1. Allowing girls to play on the same team or even in the same league as boys can be awkward and generally uncomfortable to both sides. I have had close experience with this myself. My brother played in a boys' basketball league for multiple years, and came back again in around eighth grade. One of his games was against an all girls team. The whole game was not enjoyable to him, as it feels wrong to play against girls. Basketball is an extremely physical sport, yet he was hesitant to push girls around as this is frowned upon in society. As some may know, a critical part of basketball is boxing out. This is when a defender tries to block their opponent from getting a rebound. This is also very physical, but it is not easy to do without being rough with your opponents. Again, my brother was reluctant to be as aggressive with a girls team as he normally would have been.
2. Girls often have equal opportunity to play in the same sport. Again, with the same example, there was a girls league available for this team. I don't know why the team decided to play in a boys' league, but they clearly could have avoided this whole situation. If there is no league in the area, then the girls can choose to start their own league or join one farther away.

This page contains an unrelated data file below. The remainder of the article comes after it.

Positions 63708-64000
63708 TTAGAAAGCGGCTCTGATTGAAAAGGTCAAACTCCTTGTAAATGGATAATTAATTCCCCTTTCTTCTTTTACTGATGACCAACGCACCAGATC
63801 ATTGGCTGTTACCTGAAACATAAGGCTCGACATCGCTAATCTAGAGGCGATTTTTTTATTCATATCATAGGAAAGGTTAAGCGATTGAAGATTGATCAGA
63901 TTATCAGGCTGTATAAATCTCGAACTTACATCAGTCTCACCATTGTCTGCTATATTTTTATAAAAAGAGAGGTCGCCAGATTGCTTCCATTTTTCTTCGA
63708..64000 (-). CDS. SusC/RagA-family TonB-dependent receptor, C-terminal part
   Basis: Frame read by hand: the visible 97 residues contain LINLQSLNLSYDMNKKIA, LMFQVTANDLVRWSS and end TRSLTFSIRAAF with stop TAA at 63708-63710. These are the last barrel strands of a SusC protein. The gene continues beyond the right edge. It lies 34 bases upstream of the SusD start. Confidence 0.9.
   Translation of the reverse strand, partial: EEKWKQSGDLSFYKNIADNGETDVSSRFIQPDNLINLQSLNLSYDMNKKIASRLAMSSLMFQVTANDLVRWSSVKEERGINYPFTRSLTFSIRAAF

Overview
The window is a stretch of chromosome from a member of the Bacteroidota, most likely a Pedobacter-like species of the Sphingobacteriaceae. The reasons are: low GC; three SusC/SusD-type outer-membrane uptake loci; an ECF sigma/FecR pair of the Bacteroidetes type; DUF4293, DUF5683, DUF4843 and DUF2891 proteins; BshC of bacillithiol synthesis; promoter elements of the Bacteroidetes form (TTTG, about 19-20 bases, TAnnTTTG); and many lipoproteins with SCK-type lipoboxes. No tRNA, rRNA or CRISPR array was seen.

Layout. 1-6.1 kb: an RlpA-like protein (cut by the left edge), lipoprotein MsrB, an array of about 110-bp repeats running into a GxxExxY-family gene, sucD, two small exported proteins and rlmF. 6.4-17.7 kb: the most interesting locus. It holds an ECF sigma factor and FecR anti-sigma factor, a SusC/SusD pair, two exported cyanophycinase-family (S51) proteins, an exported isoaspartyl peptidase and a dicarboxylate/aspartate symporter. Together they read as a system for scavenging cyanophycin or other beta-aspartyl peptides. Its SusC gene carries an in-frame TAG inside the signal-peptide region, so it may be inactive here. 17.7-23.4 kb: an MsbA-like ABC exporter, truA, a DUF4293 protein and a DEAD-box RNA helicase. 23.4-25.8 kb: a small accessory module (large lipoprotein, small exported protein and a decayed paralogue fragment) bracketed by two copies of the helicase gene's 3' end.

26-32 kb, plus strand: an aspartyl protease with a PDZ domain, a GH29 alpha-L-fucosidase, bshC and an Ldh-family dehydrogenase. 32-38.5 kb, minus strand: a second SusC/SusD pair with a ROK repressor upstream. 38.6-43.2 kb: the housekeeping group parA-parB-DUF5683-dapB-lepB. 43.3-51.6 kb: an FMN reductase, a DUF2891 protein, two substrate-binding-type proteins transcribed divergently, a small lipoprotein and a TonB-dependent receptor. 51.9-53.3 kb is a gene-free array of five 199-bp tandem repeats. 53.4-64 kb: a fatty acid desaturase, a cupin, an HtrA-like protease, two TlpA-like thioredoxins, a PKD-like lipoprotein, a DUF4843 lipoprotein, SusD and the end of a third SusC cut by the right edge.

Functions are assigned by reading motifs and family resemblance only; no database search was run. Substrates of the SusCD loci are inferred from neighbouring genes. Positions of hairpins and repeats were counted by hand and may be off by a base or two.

3. It would be unfair the other way around. If there were boys in a girls' league, would this be fair to anyone? Boys are biologically more capable than girls, and as a result they are stronger, more skilled, and better at sports in general. If a girl can join a boys' league, what would stop a boy from doing the same thing? Unless you want this to happen, and you want sports to be unfair and less enjoyable, then this should not be allowed.
I believe I have laid out my case well, and I am anxious to see Con's response to this argument. Again, thank you for accepting, and I wish you a fair debate.
For the sake of easy reading, I will structure my points the same as yours.
Girls typically have a height advantage until boys reach puberty: Puberty occurs in girls on average 2-4 years earlier than it occurs in boys. This means that girls often have a height advantage over boys from the ages of 12-16. Should tall girls be limited to just playing with each other, even if they would provide suitable competition for boys? My answer is no. If they complete the tryout and make the team, there should be no problem with them competing with other boys, as long as they are on the same athletic level.